Freed on bail, Maria Ressa rallies journalists to hold the line


Posted at Feb 14 2019 01:25 PM | Updated as of Feb 14 2019 02:24 PM

Freed on bail, Maria Ressa rallies journalists to hold the line 1
Rappler's CEO Maria Ressa is pictured inside the National Bureau of Investigation in Manila, Philippines, February 13, 2019. Eloisa Lopez, Reuters

MANILA- News website Rappler's chief Maria Ressa rallied fellow journalists on Thursday to fight for press freedom following her arrest for cyber libel, a charge that advocates have decried as persecution.

Ressa, who was freed on bail after spending a night in detention, said her legal ordeal was an example of the government's "abuse of power and weaponization of the law."

"This is not just about me, and it is not just about Rappler. The message the government is sending is very clear and someone actually told our reporter this: be silent," she told reporters after posting bail.

"I'm saying and appealing to you not to be silent, even if and especially if you're next," she added.

Named by Time Magazine as "Person of the Year" in 2018, Ressa was arrested Wednesday over a 2012 Rappler article which its subject, businessman Wilfredo Keng, claimed was "clearly defamatory."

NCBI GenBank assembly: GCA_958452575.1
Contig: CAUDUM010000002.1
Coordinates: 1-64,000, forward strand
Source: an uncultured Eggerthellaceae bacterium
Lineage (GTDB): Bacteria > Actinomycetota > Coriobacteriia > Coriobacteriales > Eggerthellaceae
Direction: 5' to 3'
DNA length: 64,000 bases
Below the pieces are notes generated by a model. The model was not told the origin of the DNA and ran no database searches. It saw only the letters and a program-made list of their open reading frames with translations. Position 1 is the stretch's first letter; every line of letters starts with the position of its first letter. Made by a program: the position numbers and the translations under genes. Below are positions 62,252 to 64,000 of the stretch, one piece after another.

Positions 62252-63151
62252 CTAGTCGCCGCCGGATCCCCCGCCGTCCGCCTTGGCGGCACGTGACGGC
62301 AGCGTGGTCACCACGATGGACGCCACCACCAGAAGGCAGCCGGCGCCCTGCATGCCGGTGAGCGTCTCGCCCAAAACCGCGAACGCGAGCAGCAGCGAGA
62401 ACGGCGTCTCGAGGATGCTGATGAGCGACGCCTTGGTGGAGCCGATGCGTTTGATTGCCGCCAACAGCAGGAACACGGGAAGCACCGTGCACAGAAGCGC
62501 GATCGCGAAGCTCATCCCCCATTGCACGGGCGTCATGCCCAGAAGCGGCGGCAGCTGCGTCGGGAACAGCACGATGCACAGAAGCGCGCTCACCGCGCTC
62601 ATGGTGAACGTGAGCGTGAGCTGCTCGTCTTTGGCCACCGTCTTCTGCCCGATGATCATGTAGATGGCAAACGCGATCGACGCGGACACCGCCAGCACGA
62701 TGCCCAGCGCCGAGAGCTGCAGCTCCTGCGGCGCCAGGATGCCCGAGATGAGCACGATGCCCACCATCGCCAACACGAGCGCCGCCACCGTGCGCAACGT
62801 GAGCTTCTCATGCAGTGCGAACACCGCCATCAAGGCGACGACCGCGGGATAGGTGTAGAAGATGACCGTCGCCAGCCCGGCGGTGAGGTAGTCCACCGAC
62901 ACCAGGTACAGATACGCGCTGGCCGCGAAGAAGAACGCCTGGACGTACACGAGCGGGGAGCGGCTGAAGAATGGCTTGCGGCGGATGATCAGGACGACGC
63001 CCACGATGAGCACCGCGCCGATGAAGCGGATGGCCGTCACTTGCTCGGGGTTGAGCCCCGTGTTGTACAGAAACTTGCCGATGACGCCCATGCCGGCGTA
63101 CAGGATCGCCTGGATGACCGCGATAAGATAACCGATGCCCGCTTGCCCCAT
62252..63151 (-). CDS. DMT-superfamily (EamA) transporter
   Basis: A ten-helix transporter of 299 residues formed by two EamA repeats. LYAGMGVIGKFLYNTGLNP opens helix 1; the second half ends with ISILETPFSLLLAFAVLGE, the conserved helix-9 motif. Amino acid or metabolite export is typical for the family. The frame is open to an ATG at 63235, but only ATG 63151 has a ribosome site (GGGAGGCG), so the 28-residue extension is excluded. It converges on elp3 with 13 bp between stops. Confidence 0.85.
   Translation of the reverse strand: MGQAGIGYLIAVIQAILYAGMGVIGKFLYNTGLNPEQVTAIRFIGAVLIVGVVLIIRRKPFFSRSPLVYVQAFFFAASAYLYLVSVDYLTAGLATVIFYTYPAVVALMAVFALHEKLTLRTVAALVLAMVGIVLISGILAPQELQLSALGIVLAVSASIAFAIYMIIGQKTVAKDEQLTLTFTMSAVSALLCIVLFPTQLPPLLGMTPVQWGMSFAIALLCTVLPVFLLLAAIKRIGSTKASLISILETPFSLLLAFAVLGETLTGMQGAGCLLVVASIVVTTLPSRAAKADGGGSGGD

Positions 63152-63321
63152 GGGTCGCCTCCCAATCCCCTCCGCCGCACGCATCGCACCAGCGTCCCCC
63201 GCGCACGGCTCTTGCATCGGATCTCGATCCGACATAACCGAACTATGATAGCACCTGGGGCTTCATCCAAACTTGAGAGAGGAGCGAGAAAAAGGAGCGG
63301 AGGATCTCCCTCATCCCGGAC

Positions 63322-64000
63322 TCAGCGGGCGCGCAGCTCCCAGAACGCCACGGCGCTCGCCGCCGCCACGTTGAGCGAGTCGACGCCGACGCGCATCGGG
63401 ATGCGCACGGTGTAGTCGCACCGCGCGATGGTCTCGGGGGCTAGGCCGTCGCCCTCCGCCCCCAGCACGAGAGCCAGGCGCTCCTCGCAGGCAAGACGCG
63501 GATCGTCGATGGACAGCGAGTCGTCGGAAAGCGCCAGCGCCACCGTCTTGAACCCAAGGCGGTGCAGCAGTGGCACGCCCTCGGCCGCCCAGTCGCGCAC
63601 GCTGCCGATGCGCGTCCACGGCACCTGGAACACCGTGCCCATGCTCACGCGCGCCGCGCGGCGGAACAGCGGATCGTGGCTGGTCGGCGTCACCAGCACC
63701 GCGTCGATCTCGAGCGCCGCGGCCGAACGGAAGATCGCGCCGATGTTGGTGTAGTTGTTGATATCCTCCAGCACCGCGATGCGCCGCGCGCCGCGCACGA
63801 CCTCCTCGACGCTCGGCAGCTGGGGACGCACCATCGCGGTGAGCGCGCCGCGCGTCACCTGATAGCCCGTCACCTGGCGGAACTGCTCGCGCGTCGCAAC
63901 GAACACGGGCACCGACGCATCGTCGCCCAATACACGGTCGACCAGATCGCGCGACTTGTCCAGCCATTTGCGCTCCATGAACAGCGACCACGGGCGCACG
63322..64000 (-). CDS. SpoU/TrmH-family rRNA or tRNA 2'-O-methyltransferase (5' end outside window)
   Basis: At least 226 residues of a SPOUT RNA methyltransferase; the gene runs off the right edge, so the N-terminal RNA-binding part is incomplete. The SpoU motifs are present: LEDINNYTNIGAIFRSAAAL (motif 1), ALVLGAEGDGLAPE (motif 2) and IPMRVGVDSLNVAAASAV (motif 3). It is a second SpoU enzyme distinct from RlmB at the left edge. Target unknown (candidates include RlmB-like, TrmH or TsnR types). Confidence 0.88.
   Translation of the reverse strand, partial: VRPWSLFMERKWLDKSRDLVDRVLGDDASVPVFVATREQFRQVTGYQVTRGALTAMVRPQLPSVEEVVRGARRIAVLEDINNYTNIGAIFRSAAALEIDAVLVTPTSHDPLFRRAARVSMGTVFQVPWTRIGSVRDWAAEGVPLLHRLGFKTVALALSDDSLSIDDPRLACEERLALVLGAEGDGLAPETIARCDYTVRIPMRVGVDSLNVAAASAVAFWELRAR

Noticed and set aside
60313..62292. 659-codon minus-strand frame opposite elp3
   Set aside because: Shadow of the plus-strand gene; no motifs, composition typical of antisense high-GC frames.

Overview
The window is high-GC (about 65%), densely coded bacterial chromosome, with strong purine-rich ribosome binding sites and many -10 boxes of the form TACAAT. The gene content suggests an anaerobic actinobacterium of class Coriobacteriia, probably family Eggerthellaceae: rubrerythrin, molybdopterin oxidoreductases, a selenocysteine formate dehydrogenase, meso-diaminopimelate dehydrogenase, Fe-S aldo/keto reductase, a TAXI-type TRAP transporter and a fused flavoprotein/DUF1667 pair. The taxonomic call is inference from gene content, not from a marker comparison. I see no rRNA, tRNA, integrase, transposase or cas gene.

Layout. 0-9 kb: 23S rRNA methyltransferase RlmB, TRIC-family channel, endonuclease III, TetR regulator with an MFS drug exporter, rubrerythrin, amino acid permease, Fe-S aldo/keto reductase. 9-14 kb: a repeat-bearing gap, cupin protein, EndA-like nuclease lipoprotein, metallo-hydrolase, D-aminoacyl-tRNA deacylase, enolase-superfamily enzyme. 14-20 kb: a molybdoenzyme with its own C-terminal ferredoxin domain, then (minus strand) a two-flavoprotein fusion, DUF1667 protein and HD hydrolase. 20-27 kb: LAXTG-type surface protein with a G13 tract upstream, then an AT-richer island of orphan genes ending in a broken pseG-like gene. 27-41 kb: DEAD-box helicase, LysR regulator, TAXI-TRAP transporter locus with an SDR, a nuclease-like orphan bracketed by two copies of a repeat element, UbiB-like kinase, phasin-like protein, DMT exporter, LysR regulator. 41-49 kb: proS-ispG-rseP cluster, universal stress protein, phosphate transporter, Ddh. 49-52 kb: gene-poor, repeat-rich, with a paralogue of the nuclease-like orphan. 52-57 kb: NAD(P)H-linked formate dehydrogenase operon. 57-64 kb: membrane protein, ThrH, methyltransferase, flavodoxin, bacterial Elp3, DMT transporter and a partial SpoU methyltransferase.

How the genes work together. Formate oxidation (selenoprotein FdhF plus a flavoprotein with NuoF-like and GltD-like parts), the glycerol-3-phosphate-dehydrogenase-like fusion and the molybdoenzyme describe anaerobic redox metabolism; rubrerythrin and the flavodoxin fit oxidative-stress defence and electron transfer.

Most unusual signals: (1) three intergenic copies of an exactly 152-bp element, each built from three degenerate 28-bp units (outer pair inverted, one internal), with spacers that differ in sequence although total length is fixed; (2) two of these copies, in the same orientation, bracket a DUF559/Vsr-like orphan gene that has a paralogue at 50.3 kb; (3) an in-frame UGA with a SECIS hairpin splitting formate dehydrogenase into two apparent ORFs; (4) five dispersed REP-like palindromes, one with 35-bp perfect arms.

Rappler, which has published stories critical of the Duterte administration, has scored cases and acts against it as an attack on press freedom. 

Decrying her arrest, Ressa said Philippine democracy was slowly dying.

"What we're seeing is death by a thousand cuts of our democracy," she said.

Fighting back tears, Ressa vowed that she would face the charges being thrown against her.

"We will not duck, we will not hide, we will hold the line," she said.

"Press freedom is not just about journalists. Press freedom is the foundation of every single right of every Filipino to the truth so that we can hold power to account," she added.

Ressa said she would appeal her indictment.

Apart from the cyber libel case, Ressa and Rappler are also facing a tax suit, and the site's incorporation certificate was revoked in 2018 for allegedly violating the constitutional restriction on foreign ownership of mass media.

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